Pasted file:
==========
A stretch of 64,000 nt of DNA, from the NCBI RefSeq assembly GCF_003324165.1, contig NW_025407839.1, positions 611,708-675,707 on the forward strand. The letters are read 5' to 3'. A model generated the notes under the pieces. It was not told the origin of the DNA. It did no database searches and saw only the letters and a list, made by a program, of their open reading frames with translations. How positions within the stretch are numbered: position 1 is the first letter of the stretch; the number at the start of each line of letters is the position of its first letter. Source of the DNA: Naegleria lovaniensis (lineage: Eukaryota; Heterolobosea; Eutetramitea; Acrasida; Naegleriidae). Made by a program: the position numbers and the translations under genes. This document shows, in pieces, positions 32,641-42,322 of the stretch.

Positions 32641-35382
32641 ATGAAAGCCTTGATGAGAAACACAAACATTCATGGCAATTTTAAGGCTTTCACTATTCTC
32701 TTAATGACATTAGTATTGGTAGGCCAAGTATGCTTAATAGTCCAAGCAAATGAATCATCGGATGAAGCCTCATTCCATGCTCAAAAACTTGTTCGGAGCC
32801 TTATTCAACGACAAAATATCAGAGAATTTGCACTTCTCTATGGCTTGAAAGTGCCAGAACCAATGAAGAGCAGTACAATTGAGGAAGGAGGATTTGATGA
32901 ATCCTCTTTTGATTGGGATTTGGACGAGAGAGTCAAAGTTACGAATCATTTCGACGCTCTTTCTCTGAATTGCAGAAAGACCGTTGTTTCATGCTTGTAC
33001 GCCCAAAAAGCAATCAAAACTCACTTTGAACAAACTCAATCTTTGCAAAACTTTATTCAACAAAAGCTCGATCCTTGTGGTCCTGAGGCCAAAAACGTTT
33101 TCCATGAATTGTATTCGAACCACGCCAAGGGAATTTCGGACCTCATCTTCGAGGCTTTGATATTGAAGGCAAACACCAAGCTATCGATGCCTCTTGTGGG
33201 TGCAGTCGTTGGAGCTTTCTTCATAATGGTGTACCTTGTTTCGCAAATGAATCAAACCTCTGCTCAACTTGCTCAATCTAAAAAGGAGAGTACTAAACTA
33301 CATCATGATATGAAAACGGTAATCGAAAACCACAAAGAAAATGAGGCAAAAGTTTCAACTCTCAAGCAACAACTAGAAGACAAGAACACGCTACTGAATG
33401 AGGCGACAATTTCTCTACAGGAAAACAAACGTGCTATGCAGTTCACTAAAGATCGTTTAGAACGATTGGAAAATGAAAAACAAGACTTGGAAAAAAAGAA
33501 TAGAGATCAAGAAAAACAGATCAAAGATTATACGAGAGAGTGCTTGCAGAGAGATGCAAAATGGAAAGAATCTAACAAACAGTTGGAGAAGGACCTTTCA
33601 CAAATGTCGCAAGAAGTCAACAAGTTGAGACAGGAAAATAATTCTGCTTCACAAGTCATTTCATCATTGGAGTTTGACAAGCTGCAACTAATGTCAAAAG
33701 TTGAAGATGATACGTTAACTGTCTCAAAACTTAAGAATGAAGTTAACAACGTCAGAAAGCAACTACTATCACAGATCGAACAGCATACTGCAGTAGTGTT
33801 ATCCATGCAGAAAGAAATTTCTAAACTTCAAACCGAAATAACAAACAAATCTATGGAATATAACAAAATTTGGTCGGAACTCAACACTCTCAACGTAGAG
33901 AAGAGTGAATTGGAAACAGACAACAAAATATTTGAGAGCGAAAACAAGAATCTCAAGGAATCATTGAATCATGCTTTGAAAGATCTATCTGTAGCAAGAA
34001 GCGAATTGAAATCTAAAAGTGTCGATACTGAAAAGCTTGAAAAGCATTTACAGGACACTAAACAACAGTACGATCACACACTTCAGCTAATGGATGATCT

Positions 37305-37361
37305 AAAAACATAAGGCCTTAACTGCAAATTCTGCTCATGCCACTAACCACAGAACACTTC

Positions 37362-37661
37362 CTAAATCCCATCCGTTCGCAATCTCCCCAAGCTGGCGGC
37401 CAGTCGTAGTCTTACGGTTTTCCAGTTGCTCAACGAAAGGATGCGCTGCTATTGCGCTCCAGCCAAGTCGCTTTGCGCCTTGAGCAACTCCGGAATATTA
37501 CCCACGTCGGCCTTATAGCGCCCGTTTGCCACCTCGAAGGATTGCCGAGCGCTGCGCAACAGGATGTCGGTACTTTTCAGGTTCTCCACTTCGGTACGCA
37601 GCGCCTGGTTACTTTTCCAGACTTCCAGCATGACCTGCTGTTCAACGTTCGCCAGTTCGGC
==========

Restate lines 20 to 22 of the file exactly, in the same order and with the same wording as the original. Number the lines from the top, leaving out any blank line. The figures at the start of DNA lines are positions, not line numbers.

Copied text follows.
Positions 37362-37661
37362 CTAAATCCCATCCGTTCGCAATCTCCCCAAGCTGGCGGC
37401 CAGTCGTAGTCTTACGGTTTTCCAGTTGCTCAACGAAAGGATGCGCTGCTATTGCGCTCCAGCCAAGTCGCTTTGCGCCTTGAGCAACTCCGGAATATTA